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Mainstream, VOL LI No 44, October 19, 2013

However High You Be, the Law is Above You

Monday 21 October 2013, by Badri Raina

The declaimed prime ministerial candidate of the Bharatiya Janata Party seems distinctly apprehensive, and therefore angry.

As his political persona marches fast forward, albeit with contradictions and hiccups—the latest one being the declaration that he would like to see toilets built before temples, a sentiment first expressed by Jairam Ramesh of the Congress party, only then to be bashed by the Hindutva brigade, who now can find only good things to say when Modi says the same thing, leaving us to wonder what implications this might have for project Ram Mandir in Ayodhya—with most corporate electronic channels in attendance to give it the dimensions of an overwhelming fait accompli, the hype does not appear to succeed in shaming his legal answerabilities into non-existence.

Among the score or more fake encounter murders committed in Gujarat under his watch, the investigative career of the Ishrat Jahan case seems stubborn in its insistence to reach a logical end.

Reportedly, in his interrogation by the Central Bureau of Investigation, D.G.Vanzara, the IPS officer who has been in prison for some years, has stood by the averments he made in his letter to Modi written from jail. At the heart of those averments is his assertion that all the police officers now in the slammer only carried out the “conscious policy” of the Gujarat Government, and his anguish that those who made the policy (that encounters be carried out without due process) should not be in jail with them.

The Vanzara letter, a blow from an officer closest to the Chief Minsiter, may have been superseded in impact by the tape of a high-level meeting recorded clandestinely by another high-ranking officer, G.L. Singhal. The tape, as per reports, contains clear evidence of a conspiracy underway at the highest political levels of the Gujarat Government to scuttle the probe into the Ishrat Jahan fake encounter murder. Senior Ministers are heard to say how ranks must be closed if the SIT were to declare the encounter fake (although it was already declared so first by the Judicial Magistrate, Tamang, and then by the Gujarat Hight Court), and how the SIT itself must then be calumnised as being fake in itself. Guru Goebbels never forgotten by the Sangh Parivar.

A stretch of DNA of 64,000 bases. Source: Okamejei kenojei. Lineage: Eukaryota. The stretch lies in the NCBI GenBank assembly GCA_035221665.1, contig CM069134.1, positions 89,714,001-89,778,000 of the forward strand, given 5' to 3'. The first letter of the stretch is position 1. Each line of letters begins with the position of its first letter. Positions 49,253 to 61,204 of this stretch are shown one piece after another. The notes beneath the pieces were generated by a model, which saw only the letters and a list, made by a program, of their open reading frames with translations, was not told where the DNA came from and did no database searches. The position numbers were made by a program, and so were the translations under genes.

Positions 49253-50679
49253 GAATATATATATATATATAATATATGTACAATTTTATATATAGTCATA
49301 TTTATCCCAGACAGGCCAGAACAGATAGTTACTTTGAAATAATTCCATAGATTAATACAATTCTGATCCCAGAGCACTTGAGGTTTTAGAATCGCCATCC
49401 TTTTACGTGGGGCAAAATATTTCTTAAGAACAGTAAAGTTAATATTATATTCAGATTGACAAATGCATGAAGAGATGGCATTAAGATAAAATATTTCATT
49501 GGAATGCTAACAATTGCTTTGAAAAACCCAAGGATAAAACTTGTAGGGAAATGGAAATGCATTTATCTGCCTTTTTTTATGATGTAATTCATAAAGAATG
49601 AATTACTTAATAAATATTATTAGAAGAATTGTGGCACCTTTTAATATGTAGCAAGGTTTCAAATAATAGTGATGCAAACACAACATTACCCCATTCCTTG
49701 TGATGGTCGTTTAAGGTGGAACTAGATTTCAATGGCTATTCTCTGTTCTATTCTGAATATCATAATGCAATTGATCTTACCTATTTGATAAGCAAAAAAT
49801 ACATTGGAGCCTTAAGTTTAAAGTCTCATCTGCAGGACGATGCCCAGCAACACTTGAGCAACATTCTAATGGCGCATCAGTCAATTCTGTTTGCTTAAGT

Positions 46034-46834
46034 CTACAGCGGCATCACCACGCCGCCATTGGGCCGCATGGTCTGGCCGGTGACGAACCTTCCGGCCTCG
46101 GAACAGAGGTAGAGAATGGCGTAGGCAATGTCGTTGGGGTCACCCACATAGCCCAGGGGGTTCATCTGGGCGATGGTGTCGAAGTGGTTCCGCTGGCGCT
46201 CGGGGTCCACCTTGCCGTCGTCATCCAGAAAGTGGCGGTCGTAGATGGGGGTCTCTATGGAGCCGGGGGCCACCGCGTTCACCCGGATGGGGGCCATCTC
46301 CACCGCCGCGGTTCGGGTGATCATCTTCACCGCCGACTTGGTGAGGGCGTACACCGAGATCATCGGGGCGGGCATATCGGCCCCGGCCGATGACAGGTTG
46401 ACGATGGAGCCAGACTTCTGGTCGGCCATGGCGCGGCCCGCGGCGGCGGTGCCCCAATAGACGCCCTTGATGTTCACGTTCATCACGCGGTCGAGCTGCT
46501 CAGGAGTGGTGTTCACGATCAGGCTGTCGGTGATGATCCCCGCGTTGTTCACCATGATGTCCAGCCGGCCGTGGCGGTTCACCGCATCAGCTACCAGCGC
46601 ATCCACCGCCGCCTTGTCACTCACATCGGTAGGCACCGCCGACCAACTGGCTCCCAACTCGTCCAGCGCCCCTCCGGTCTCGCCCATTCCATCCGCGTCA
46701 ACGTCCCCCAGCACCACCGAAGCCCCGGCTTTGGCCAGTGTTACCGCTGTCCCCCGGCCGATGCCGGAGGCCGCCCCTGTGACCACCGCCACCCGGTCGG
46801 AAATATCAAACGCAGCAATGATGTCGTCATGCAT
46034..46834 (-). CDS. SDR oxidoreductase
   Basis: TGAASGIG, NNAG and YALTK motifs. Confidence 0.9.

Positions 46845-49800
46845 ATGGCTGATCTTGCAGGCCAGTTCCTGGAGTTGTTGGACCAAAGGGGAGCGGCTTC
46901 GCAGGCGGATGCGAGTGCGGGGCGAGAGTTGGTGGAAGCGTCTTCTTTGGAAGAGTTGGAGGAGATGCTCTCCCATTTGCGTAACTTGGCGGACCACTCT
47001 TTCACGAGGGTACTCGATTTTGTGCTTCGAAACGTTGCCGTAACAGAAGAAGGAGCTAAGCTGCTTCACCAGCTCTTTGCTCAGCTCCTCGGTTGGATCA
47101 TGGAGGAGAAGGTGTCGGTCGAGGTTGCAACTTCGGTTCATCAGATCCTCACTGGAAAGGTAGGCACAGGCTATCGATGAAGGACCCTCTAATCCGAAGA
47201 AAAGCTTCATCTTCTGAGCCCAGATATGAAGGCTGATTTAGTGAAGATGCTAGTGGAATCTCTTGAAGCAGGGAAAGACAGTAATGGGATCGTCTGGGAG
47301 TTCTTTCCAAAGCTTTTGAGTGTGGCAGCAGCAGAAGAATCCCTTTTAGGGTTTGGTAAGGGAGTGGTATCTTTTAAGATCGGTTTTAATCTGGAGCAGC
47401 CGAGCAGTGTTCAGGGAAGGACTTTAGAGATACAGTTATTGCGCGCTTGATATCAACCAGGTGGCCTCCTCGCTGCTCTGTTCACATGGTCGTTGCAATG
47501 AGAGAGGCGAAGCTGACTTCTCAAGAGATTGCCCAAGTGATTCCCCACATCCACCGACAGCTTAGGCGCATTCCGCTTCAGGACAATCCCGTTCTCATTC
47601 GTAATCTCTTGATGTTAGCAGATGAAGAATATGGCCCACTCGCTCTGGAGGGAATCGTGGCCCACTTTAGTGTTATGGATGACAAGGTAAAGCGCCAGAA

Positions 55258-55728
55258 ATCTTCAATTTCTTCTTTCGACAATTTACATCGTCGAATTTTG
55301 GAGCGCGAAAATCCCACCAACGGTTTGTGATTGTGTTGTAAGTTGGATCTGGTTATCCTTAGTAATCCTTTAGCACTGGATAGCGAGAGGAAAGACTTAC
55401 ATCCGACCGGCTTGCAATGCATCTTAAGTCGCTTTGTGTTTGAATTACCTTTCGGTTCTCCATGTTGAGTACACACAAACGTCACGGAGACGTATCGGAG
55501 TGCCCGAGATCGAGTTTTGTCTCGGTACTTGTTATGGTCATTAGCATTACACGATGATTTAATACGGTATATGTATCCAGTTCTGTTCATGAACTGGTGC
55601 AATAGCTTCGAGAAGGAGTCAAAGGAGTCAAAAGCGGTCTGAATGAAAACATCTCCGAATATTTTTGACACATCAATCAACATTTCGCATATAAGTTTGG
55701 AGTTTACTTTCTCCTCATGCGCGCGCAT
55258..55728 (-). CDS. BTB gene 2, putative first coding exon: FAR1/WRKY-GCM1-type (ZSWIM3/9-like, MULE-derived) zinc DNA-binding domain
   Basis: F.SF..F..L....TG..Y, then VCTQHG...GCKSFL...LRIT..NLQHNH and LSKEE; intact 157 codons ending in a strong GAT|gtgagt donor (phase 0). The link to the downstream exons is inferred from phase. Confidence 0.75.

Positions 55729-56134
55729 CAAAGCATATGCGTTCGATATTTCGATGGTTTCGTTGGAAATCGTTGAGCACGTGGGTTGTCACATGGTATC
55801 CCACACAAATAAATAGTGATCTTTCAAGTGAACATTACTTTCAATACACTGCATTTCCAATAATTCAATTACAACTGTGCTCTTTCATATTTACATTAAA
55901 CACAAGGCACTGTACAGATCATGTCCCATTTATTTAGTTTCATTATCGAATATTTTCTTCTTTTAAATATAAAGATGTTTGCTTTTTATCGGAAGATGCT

Result: the CBI has had to carry their investigation forward to question three Ministers of the Gujarat Government, and prepare to question Amit Shah, however that might spook his grandiloquent project to win Uttar Pradesh for Narendra Modi.

Clearly anticipating where all that might lead in turn—it is to be noted that in the meeting recorded by Singhal on tape, one of the people in attendance was the Principal Secretary of Gujarat, one Murmu, someone who, per protocol, would have had to take the Chief Minister into confidence both before and after that meeting—Modi has predictably chosen at the public rally in Bhopal to shoot the CBI, equivalent of shooting the messenger, a circumstance against which the media never cease to grumble, but not this once.

Putting lung power to use, Modi has polemicised that the coming general elections will not be between him and the Congress but between him and the CBI, which is insistently caricatured as being the Congress Bureau of Investigation.

Cannily, his legal guru, Arun Jaitley, has done one better. He has sent a letter, as a clear pre-emptive ploy, to the Prime Minister, grieving about the “conspiracy” under foot, namely, to corner Modi legally through the CBI before the general elections of 2014, so that he is rendered politically neuter.

Now the sins of omission and commission by this investigative agency may be many, but those sins cannot be sourced to any one single political master. So noisy is the hype around Modi, and so reluctant the electronic channels to count the facts were it concerns him and his party, that some telling things on record are ignored and kept from the consideration of the hoi polloi. For example, that it was the same CBI that managed under the NDA rule to engineer a technical lacuna in the Babri mosque demo-lition case whereby the charge of “conspiracy” levelled against Advani and other stalwarts of the Sangh Parivar came to be dropped from reckoning.